Vintage Pacific NW: We’re revisiting some of our favorite stories from some of our favorite former magazine contributors. Check back each week for timeless classics focusing on food, fitness, gardening and more.

Originally published March 22, 2009
By Valerie Easton, former Natural Gardener writer

A SMART STRATEGY for grocery shopping is to stick to the fresh-food perimeter of the store, shunning interior shelves laden with processed goods. Stores are so huge and full of temptation that such tactics not only save time, money and sanity, but they also help ensure we return home with food that’s actually good to eat.

For many of us, nurseries are even more seductive, especially in springtime, when plant fever burns brightest. Too often, we end up spending more than we intend on plants that cause problems more long-term than any package of potato chips or Oreos. How often have you unloaded your car after a nursery jaunt, only to wonder what possessed you to buy six flats of candy-pink begonias or that sweet little tree sure to shoot up like Jack’s beanstalk? We’ve all done it. Unfortunately, the delight of amassing plants is more than outweighed by the grief of tending an overplanted garden.

So how to safely approach a well-stocked nursery on a sunny spring morning?

Give yourself plenty of time. Don’t drink too much coffee before you go; a buzz can get you in trouble. Relax, breathe deeply, don’t run through and grab. It’s not the first day of the Nordstrom sale — there are plenty of plants to go around, and if you miss something, you probably didn’t really need it, anyway. (I know: What’s need got to do with it?)

Start with your list. Not unlike a Netflix queue or a life list of birds to see, most gardeners tend an ongoing roster of sought-after plants. Such lists keep us from aimless nursery wandering, and when we actually find that salvia or heuchera, we can confirm it’s really the kind we’ve been seeking. But don’t be so intent on your list that you miss whatever is new, special or unusual that day.

Study how the place is organized. Tables in front usually carry seasonal plants in bloom. I always start there, just for the fun of it. Most nurseries arrange plants not just by type (trees, shrubs, perennials), but also by conditions. You’ll find tables of water plants, drought-tolerant plants, those suitable for shade, plants beloved by butterflies. Never assume that just because you find a 4-inch artemisia in one place, they don’t carry a gallon size somewhere else. Nurseries can be confusing. Always ask if you don’t find what you’re looking for.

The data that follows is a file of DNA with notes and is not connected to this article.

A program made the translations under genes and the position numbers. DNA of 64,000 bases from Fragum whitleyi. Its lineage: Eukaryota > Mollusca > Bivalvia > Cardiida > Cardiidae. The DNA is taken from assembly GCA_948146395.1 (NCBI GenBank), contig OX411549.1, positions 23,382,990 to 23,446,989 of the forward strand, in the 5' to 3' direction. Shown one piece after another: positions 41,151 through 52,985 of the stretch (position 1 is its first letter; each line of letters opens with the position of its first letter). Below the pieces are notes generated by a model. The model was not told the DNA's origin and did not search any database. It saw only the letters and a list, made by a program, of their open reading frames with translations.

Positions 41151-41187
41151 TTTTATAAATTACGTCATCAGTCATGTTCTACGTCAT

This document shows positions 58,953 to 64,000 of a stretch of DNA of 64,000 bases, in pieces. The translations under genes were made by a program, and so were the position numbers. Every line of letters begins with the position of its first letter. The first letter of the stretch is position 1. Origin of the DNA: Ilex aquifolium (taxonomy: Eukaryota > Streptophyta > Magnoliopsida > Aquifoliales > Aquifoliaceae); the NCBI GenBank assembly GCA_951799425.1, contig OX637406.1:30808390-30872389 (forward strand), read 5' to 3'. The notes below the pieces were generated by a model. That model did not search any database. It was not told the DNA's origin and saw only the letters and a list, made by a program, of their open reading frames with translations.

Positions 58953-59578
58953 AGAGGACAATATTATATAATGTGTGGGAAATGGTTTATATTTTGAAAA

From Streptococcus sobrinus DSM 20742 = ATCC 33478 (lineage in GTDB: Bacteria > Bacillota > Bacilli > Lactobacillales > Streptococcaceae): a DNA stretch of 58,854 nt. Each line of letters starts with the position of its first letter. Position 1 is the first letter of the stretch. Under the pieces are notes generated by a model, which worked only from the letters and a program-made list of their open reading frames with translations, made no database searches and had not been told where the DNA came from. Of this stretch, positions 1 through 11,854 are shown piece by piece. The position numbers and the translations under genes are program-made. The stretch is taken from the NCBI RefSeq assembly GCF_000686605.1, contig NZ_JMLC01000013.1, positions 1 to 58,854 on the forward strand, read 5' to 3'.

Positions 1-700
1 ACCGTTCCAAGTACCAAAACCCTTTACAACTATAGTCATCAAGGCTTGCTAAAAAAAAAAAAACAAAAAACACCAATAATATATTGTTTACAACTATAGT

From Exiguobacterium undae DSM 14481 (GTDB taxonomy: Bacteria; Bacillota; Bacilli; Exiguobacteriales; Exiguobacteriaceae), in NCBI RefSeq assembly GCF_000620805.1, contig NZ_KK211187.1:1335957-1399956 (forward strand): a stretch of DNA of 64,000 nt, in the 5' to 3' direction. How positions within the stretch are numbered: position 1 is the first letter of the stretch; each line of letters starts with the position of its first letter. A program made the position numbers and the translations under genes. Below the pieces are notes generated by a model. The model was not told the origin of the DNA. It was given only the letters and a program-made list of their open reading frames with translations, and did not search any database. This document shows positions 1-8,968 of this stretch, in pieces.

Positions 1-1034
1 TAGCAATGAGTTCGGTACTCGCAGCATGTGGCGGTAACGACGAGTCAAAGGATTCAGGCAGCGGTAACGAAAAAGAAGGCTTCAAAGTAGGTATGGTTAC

Read the signs. Sure, it’s marketing, but they contain reliable information. If, after reading signs and tags, you’re still unconvinced of a plant’s hardiness or suitability, seek out the answer desk, which usually has reference books as well as informed staff.

Draw inspiration. Study the expert container plantings and demonstration beds. There’s no shame in copying combinations you see on display — in fact, nurseries employ talented designers in the hope you will.

Get to know the plant buyers. At good nurseries, they know when a plant will be available, can order specific plants for you, and are happy to take your name and call you when what you’re seeking comes in. Often they can suggest other possibilities or steer you away from problem choices. Good nurseries are gateways to the wide world of plants; you never need to settle for what you find in stock on any given day.

Consider more than the price tag. It’s worth it to pay more for a plant with a lovely shape, healthy foliage, a well-developed root system. In the case of plants still new on the market, you might want to wait, if you can bear to, until next year, when the price surely will come down a bit. Nurseries offer so much more than shopping; think of them as both a bookstore and a library. Sometimes we run into a bookstore to pick up a magazine or a best-seller, but on other days, we visit a library to really study a subject or bask in the wealth of books and knowledge. Let your nursery experience be both bookstore and library, and your frame of mind, bank account and garden will prosper for it.